Search
Email a friend
  • To include more than one recipient, please separate each email address with a semi-colon ';', to a maximum of 5

  • By submitting this article to a friend we reserve the right to contact them regarding Fastmarkets AMM subscriptions. Please ensure you have their consent before giving us their details.

US HRC up on lean inventories, long lead times

Oct 22, 2020 | 03:39 PM | Chicago | Michael Cowden

Tags  hot-rolled coil, HRC, daily HRC, flat-rolled steel, steel prices, lead times, steel


US hot-rolled coil prices continue their upward march as sources increasingly debate not whether the trend is sustainable into 2021 but for how long into next year current price levels might hold.

Fastmarkets’ daily steel hot-rolled coil index, fob mill US was calculated at $33.66 per hundredweight ($673.20 per ton) on Thursday October 22, up by 0.3% from $33.57 per cwt on October 21 and 2.9% from $32.72 per cwt on October 15.

Heard in the market
Inputs were received across all three sub-indices - producer, distributor and consumer - in a range of $32-35 per cwt.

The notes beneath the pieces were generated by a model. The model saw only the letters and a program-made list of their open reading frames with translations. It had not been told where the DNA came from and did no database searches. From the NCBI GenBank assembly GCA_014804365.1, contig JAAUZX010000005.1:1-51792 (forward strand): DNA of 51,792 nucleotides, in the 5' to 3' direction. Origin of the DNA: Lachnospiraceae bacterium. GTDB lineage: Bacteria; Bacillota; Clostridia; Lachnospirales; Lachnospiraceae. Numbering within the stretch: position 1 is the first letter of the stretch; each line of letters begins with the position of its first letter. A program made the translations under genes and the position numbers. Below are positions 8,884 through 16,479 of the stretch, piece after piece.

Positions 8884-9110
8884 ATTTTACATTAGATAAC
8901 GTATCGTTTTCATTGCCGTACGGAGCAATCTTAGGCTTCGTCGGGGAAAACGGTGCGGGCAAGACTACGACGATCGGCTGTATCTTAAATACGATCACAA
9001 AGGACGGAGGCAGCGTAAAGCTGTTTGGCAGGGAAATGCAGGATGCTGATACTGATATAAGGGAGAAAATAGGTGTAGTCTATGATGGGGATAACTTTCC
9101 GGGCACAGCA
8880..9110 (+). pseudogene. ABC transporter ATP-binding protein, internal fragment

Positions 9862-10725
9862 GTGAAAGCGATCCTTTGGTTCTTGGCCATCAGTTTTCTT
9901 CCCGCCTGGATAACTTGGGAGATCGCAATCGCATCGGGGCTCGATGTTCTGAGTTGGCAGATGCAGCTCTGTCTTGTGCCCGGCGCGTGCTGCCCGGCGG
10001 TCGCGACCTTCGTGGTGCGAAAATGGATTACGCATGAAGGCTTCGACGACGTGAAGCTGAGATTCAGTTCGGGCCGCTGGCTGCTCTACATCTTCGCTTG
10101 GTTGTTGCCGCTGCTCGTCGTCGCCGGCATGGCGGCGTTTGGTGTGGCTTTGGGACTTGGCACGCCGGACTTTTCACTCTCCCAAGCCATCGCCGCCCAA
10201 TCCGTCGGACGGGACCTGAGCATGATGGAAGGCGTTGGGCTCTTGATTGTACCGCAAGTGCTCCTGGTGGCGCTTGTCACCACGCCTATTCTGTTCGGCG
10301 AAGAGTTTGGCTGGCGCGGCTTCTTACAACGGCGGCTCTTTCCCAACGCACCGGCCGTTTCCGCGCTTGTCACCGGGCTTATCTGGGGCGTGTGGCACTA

Larger deals, in some instances for thousands of tons, were at the lower end of that range. Smaller deals, multiple truckloads to several hundred tons, were at the higher end of the range.

Lead times at several mills are into December, and into late December in some instances. And some producers have closed out 2020 and not yet opened order books for January 2021 spot orders, market participants said.

US HRC prices continue to gain ground as a result of such long lead times, customer inventories being at their lowest in perhaps a decade and stronger-than-anticipated end-use demand, sources said.
  
With buyer inventories so low, restocking could take longer than anticipated, something that is happening against a backdrop of original equipment manufacturers (OEMs) continuing to consume more steel than they forecast, sources said.

The result: Producers and consumers are increasingly bullish on the market having legs beyond the typically slower year-end holiday period, into the first quarter and perhaps as far as the second quarter, sources said.

Evidence of this optimism can be found in service centers finally raising resale prices to match replacement costs, some said. But others, while in agreement that prices will continue to go up in the short term, remain concerned that prices could reverse course rapidly in the first quarter. These sources noted that steel prices rarely rise or fall gradually.

Quote of the day
“The OEMs keep wanting more, so every extra ton they want tightens spot availability further,” one mill source said.


 

Latest Pricing Trends Year Over Year